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MONUMENT VALLEY
BIG ROCKS & BIG SKIES

MONUMENT VALLEY:

Welcome to the Navajo Nation’s Monument Valley Park. You will experience one of the most majestic, most photographed, most visited places on earth. This great valley boasts sandstone masterpieces that tower at heights of 400 to 1,000 feet, framed by scenic clouds casting shadows that graciously roam the desert floor. The angle of the sun accents these graceful formations, providing scenery that is simply spellbinding. The landscape overwhelms, not just by its beauty but also by its size. The fragile pinnacles of rock are surrounded by miles of mesas and buttes, shrubs and trees, and windblown sand, all comprising the magnificent colors of the valley. All of this harmoniously combines to make Monument Valley a truly wondrous experience.


Monument Valley provides perhaps the most enduring and definitive images of the American West. The isolated red mesas and buttes surrounded by empty, sandy desert have been filmed and photographed countless times over the years for movies, adverts and holiday brochures. Because of this, the area may seem quite familiar, even on a first visit, but it is soon evident that the natural colors really are as bright and deep as those in all the pictures. The valley is not a valley in the conventional sense, but rather a wide flat, sometimes desolate landscape, interrupted by the crumbling formations rising hundreds of feet into the air, the last remnants of the sandstone layers that once covered the entire region.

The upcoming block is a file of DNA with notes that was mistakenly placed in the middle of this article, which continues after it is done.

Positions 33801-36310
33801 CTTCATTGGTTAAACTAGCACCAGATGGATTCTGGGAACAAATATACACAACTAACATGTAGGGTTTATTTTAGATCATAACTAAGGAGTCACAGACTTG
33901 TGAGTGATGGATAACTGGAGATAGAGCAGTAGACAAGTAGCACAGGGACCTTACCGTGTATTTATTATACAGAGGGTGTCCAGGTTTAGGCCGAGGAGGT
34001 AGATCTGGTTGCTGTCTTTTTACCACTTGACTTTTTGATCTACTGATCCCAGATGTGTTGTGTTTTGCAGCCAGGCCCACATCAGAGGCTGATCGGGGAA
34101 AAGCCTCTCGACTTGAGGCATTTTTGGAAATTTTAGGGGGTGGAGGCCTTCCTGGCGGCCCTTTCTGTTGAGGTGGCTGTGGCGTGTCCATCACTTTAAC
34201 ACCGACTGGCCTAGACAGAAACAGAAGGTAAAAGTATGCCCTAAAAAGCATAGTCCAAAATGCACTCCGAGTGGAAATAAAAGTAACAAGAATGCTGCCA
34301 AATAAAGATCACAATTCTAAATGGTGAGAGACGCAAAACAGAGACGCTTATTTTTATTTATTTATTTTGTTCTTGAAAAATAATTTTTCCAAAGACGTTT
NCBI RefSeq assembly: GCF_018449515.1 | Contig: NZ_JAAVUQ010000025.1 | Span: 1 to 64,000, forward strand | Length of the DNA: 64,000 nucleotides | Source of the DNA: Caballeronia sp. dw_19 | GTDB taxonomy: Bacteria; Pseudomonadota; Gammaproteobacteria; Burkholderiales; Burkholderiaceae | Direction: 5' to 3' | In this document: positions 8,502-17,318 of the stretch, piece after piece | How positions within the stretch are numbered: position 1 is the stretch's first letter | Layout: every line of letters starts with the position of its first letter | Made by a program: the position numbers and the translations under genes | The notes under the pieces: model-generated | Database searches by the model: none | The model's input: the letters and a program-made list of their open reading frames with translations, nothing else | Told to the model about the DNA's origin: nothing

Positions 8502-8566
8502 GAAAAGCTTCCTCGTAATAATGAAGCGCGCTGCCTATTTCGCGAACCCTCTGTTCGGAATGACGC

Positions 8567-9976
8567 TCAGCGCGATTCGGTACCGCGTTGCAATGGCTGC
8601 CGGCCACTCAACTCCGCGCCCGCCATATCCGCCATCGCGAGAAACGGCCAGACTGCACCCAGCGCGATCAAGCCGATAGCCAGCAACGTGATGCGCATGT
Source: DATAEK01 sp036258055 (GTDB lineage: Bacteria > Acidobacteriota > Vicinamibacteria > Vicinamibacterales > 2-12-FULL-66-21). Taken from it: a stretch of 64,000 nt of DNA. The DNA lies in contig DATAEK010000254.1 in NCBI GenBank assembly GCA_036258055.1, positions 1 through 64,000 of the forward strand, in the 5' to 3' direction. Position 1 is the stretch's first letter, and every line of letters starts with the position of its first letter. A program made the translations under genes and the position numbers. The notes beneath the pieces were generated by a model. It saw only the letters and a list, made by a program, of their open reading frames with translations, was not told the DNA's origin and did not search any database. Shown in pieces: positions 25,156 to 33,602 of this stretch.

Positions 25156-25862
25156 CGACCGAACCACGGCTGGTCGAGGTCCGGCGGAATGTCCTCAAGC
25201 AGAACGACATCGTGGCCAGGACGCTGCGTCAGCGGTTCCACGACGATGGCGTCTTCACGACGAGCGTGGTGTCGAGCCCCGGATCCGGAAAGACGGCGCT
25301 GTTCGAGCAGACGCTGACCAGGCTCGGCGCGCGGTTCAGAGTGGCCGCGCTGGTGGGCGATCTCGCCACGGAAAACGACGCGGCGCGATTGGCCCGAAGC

HISTORY & CULTURE:

The earliest people to mark the area were the Anasazi, or Ancestral Puebloans, who settled in around 1200 BCE. Their art and building structures remain, hinting at an ancient resourcefulness that found promise in a foreboding desert. The Navajo culture took root centuries before Spaniards entered the area in 1581, and 250,000 of their descendants still live on the 16-million-acre Navajo Nation. Monument Valley is a window into their culture. Explore their history, their way of life, their cuisine and their art. You can even take a little home in the form of handmade jewelry or a dyed wool rug.